5 Ways to Save Band Van Costs on Your Next Tour

Posted by Hugh McIntyre on Mar 29, 2016 09:00 AM
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Touring is the most important thing that you can do as a musician (aside from making music at all, that is). The bulk of your money comes from playing live, and it’s a great way to meet your fans and form lasting relationships with them. Trekking across the country can also be fairly expensive, and there’s just no way around paying for things like gas. While you’re touring, you should try and do everything you can to save even just a few bucks here and there. Here are a few tips that can add to your wallet by bettering your gas mileage and your car in general.

1. Check your tire pressure

Until I started looking into how to save money while driving around the country, I didn’t actually realize that this mattered at all. Sure, a flat tire is bad, but other than that, isn’t a tire just… a tire? It turns out that no, that’s not the case. If your tires aren’t properly inflated, your gas mileage isn’t where it should be, and that’s costing you money.

According to the US government’s website on fuel economy (bet you didn’t know that was a thing), improving your tire’s pressure can increase miles per gallon by 3.3 percent. That might not sound like a lot, but it certainly does add up, and it’s such an easy thing to do. You can inflate your tires before you leave and while on the road. It might cost you a dollar or two to use the machine (which can be found at gas stations anywhere), but there are also free ones available. This is truly the easiest thing you can do to save a few bucks.

2. Remove extra items

When you’re on tour, there’s a lot that you need to bring with you. Between instruments and all of your stuff, whatever you’re driving can get pretty heavy. A lot of this is necessary, but keep in mind that for every pound you add to your load, your gas mileage goes down. Now, I’m not suggesting that you don’t include a very important speaker or that you wear the same T-shirt for two months, but really think about some of the extras. I’m willing to bet that there are a few things you can ditch in the name of getting a better MPG.

[How to Scale Down Your Band Setup to Make It More Portable for Touring]

Get all the tools you need

3. Get an oil change

Chances are this is something you need to do anyway, so use your upcoming tour as an excuse to actually do the thing you were going to have to do soon enough regardless. Making sure that you have fresh oil running in your car will help your engine, and that’s really something you need to get the best gas mileage you can. Not changing your oil can hurt many other areas of your vehicle as well, and there’s nothing worse than breaking down while you’re on your way to a show halfway across the country.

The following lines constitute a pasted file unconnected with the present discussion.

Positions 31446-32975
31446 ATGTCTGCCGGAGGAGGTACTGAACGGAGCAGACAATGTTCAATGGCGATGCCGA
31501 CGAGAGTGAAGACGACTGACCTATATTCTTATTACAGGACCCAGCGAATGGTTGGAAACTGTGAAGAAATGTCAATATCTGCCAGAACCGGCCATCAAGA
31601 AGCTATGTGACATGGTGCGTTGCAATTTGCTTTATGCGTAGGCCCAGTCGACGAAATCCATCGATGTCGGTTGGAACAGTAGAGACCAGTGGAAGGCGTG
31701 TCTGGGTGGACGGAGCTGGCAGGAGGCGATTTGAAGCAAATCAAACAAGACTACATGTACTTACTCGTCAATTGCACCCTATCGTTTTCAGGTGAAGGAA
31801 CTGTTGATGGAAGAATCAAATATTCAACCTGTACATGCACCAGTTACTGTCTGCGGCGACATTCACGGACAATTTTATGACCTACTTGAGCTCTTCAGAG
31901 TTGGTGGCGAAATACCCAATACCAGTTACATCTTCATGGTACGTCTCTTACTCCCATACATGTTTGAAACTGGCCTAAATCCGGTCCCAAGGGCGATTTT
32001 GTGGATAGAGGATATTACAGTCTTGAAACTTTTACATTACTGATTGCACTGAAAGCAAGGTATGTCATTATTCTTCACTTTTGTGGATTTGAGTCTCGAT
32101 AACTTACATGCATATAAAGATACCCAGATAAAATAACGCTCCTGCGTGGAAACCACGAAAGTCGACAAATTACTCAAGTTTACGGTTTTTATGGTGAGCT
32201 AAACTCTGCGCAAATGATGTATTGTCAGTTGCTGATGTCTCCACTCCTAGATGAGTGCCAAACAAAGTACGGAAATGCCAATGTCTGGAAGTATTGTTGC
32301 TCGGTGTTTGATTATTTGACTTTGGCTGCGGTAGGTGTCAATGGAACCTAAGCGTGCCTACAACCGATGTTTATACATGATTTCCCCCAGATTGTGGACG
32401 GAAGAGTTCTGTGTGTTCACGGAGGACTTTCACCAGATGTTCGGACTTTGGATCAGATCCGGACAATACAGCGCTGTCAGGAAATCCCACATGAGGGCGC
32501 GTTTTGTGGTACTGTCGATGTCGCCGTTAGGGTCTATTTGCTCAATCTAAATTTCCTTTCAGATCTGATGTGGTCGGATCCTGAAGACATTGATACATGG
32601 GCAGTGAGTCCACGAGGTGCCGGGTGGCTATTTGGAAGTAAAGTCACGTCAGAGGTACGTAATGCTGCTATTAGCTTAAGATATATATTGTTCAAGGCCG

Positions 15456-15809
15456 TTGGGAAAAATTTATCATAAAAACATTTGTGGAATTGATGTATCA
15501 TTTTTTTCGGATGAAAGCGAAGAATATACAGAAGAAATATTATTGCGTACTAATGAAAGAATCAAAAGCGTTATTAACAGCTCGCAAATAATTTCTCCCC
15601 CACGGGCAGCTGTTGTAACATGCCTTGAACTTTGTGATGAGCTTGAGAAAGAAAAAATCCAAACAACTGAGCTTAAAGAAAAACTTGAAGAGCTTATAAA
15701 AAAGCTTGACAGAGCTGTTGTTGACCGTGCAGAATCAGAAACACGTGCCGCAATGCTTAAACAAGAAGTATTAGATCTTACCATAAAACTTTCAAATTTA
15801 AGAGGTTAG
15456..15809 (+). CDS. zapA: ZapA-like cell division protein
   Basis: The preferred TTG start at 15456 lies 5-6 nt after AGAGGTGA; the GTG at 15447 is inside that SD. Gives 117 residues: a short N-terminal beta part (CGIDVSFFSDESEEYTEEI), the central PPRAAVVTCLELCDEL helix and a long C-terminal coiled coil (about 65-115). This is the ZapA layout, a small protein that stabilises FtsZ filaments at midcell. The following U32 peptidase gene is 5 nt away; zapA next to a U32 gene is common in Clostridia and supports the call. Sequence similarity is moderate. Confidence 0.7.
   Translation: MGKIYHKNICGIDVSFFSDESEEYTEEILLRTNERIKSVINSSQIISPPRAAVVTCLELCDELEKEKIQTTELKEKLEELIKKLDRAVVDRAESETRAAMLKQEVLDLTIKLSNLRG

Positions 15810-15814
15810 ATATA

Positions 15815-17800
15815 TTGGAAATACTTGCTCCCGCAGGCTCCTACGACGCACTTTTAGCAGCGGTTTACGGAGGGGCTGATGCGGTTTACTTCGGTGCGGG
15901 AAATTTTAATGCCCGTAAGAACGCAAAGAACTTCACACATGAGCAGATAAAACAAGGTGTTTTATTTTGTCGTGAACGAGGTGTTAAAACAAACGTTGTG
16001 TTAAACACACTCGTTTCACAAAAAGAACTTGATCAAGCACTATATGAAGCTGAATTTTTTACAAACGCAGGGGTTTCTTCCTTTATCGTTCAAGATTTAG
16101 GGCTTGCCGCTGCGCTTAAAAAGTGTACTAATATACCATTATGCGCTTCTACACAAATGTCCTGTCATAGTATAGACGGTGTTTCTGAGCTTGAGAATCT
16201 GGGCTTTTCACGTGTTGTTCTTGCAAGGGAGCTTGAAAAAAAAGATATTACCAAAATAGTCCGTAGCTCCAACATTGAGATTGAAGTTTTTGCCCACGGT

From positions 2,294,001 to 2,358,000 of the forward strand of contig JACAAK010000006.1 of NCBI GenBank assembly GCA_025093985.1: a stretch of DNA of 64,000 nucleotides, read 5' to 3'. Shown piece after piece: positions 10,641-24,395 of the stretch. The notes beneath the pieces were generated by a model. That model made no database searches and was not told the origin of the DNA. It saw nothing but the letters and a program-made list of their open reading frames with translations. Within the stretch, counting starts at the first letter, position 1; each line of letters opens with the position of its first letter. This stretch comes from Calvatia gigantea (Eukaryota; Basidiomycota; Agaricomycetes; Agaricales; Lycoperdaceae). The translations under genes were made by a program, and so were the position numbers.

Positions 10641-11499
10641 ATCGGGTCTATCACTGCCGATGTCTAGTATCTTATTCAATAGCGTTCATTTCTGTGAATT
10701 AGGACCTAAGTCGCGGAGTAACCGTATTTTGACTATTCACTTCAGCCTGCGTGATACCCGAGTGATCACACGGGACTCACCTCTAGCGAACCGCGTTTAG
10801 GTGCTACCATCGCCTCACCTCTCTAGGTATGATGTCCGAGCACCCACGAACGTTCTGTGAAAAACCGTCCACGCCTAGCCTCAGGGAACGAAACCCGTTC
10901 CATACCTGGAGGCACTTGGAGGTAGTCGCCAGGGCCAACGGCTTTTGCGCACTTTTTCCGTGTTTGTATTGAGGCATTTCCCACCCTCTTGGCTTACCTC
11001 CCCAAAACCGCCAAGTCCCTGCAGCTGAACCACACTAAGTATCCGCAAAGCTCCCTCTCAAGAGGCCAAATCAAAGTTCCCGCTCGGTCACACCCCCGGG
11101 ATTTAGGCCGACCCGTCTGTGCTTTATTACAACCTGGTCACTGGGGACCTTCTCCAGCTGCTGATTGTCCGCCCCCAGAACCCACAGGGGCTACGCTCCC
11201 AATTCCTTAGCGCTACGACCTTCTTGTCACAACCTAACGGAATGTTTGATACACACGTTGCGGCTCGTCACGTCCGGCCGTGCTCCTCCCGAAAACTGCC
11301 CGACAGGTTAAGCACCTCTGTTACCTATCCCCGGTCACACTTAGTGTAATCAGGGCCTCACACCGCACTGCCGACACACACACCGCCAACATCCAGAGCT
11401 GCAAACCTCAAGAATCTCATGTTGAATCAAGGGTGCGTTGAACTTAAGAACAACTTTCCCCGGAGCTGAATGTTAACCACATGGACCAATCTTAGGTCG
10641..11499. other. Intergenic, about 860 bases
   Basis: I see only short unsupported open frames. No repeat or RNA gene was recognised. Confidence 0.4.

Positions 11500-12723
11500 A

4. Go see your mechanic

Making sure you go see your mechanic is like making an appointment to see a doctor or a dentist. It’s a pain in the ass, there’s often bad news, and it can end up costing you a lot of money. Having said that, it’s very necessary, especially since you’re going to be putting a lot of miles on your car, and if it isn’t in pretty good shape to begin with, you could get into trouble. Tell your mechanic what you plan on putting your car through in the coming months and ask him or her what needs to be done to ensure (as best as you can) that it’ll make it.

I’m not suggesting that you fix every little thing that could be upgraded, but there might be a real problem that you’re just not aware of. Fixing it on your terms can save you big bucks, rather than paying for an expedited repair (and the tow truck, of course).

5. Get a fuel-efficient car

This isn’t an option for everyone for a few reasons, but it’s worth putting on the list. The better mileage your car gets, the more money you’ll save, and unlike some of the items here, that can actually put a lot of cash back into your pocket as opposed to a little bit here and there. Electric cars, hybrid cars, or even just newer ones that simply use gas more efficiently can all be more expensive than an old, used, beat-up something or other, and that can keep a lot of musicians from even considering it. That’s fair, but if you do have the option, consider it! You’ll make your money back, and it’s better for the environment. Win-win, right?


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Hugh McIntyre is a freelance pop music journalist in NYC by way of Boston. He has written for Billboard, The Hollywood Reporter, and MTV, as well as various magazines and blogs around the world. He is also the founder and editor-in-chief of the blog Pop! Bang! Boom! which is dedicated to the genre of pop in all of its glory.

Topics: Music Business 101, Booking Gigs & Touring, Musician Life


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